Last Updated on May 30, 2023
After a day filled with waterfalls, geysers and Icelandic horses along Iceland’s Golden Circle, day two of driving in Iceland started on the actual Ring Road. While we had breakfast, the owner of our lovely Icelandic farmstay came over with a map and showed us a small road just before Vik, a nearby town. It would be worth going in there to see some spectacular rock formations along the coast, she said, and because we were free to do whatever we wanted, we decided to take her up on her advice.And I am glad I did: The rock formations and cliffs at Dyrholaey were stunning, and seeing the waves furiously hit the shore on this grey and stormy morning turned out to be a memorable start to the day. (Tip: if you’re planning to drive this part of the ring road yourself and want to stop at Dyrholaey, turn left onto road 218, just before you reach Vik. This is also a popular place to spot puffins, but we weren’t lucky enough to spot any.)Vik itself was a small fishing town which I didn’t find all that memorable (it’s tiny), but it has a unique black sand beach which was definitely worth a stop. The sand is actually volcanic ashes, a reminder that Iceland is filled with volcanoes (there are around 130) and yes, they tend to erupt every now and again.After that, it was a complete change of scenery: we found ourselves driving through green volcanic moss. In several areas of the island, you find lava fields, which over the years have been covered with a thick layer of green moss. This one, the Eldhraun lava field, is the largest one in Iceland, and was formed during a volcanic eruption in 1983-84. It feels quite surreal to drive through this scenery, almost like a different planet, made up by moss-covered rocks, but it was also fascinating to see how lava can change a vast landscape like this in such a dramatic way.Soon after, the scenery was yet again completely different: we were passing through Skeidararsandur, the world’s largest sand plain, covering 1,300 km², and made of volcanic sand. This area feels eerily empty. There are no settlements, no houses – just a giant dark mass of volcanic sand which seemed even gloomier on the grey and cloudy day that we were driving through it.It finally brought us to Skaftafell National Park, where we found ourselves suddenly surrounded by alpine mountains, even though, more often than not, we could only assume that there are mountains hiding behind the thick layer of clouds. Skaftafell is where the massive glacier Skaftafellsjökull was located, and it sat to our left most of the journey to Jökulsárlón glacier lagoon, which is undoubtedly one of Iceland’s most popular tourist destinations.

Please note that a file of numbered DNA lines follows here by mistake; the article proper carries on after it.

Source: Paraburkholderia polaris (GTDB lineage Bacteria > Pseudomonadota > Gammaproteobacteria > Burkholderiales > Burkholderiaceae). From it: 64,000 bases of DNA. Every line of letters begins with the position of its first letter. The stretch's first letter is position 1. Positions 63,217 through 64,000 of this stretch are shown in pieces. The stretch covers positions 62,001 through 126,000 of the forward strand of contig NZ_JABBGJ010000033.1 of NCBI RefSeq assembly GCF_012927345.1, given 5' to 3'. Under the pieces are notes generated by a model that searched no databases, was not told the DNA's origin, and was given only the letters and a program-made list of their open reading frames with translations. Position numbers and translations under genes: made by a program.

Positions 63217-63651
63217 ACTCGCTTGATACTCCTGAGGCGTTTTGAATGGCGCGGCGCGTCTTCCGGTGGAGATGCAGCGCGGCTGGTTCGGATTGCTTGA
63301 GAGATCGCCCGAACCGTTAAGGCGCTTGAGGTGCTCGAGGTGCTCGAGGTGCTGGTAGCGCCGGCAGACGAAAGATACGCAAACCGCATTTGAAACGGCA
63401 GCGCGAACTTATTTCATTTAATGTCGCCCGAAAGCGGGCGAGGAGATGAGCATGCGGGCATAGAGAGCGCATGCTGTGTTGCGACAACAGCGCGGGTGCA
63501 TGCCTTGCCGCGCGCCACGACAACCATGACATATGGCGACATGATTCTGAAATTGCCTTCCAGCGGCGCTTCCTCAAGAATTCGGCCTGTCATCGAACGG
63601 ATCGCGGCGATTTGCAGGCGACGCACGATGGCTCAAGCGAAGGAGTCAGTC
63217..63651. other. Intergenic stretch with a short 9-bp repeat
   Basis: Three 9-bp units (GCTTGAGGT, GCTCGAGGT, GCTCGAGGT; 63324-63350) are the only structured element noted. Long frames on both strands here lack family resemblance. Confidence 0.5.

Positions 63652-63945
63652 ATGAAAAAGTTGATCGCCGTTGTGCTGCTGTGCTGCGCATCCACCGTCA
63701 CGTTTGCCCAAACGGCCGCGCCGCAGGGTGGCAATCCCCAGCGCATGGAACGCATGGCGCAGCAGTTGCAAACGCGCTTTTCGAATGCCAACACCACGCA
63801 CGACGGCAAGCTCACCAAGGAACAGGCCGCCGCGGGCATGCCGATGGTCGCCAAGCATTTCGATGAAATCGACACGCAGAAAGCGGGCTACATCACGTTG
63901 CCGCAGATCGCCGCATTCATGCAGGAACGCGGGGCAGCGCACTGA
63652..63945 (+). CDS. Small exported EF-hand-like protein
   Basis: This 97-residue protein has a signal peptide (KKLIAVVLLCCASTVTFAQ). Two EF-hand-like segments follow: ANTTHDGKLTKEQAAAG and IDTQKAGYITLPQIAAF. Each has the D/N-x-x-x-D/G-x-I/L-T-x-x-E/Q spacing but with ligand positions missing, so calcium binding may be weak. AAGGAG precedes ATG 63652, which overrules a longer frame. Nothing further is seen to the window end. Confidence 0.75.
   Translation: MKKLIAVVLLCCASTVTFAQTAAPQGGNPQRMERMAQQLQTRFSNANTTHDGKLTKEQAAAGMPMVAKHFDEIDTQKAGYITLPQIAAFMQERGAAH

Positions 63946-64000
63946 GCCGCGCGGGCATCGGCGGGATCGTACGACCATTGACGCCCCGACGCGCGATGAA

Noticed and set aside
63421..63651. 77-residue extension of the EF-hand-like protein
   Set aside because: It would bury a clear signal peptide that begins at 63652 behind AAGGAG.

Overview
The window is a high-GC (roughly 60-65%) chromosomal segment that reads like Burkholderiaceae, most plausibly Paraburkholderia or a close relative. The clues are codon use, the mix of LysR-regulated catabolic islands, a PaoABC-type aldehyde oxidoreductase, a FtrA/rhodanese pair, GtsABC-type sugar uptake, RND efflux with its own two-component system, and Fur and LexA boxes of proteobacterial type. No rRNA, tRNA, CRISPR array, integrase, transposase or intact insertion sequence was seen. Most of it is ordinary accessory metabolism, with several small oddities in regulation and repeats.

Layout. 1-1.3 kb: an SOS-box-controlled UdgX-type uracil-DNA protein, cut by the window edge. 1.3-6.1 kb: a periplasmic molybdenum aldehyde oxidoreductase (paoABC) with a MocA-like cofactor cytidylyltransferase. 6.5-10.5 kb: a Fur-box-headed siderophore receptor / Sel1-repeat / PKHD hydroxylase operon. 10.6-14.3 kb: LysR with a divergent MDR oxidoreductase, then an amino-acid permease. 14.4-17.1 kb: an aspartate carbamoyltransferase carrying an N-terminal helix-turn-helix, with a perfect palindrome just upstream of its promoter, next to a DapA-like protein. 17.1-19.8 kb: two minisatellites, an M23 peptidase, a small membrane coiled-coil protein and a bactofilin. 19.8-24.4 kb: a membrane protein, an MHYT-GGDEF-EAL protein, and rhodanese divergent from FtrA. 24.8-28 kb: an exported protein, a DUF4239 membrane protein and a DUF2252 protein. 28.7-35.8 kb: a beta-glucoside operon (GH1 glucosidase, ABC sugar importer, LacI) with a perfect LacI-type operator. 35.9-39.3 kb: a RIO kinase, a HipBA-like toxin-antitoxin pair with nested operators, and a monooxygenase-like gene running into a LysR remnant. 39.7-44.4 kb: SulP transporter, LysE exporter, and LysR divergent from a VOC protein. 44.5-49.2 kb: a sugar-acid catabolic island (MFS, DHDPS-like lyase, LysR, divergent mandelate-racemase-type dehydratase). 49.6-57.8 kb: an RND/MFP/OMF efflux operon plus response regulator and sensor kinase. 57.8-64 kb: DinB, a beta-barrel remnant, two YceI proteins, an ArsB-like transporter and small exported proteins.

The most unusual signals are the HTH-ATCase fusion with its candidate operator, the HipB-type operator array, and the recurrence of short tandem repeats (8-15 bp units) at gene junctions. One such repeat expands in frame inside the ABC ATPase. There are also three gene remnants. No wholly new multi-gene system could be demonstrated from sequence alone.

I too fell under its spell, and it ended up being my favorite stop on our road trip – but I won’t go into too much detail now, because it deserves its own article. I will say – seeing dozens of blue icebergs floating in a lagoon is a sight that you won’t forget anytime soon.Across the street from Jökulsárlón there is an equally stunning place: another black sand beach, but this one is filled with icebergs that have been washed ashore again after slowly floating out into the ocean from the glacier lagoon.I couldn’t believe that this was only the second day of our road trip – we pulled the car over again and again to take pictures and enjoy the scenery. And this was just one of six days driving the Ring Road. Even though we spent a lot of time in the car during our trip, there was never a dull moment.Driving along fjords, crossing sand plains, passing waterfalls and glaciers – Iceland always keeps you entertained.One thing worth mentioning before sharing my favorite captures from Northern Iceland in Part III of our road trip? Our accommodation in Eskifjorður, a small fishing town on the shores of the Reyðarfjörður fjord, which is Eastern Iceland’s longest and widest fjord.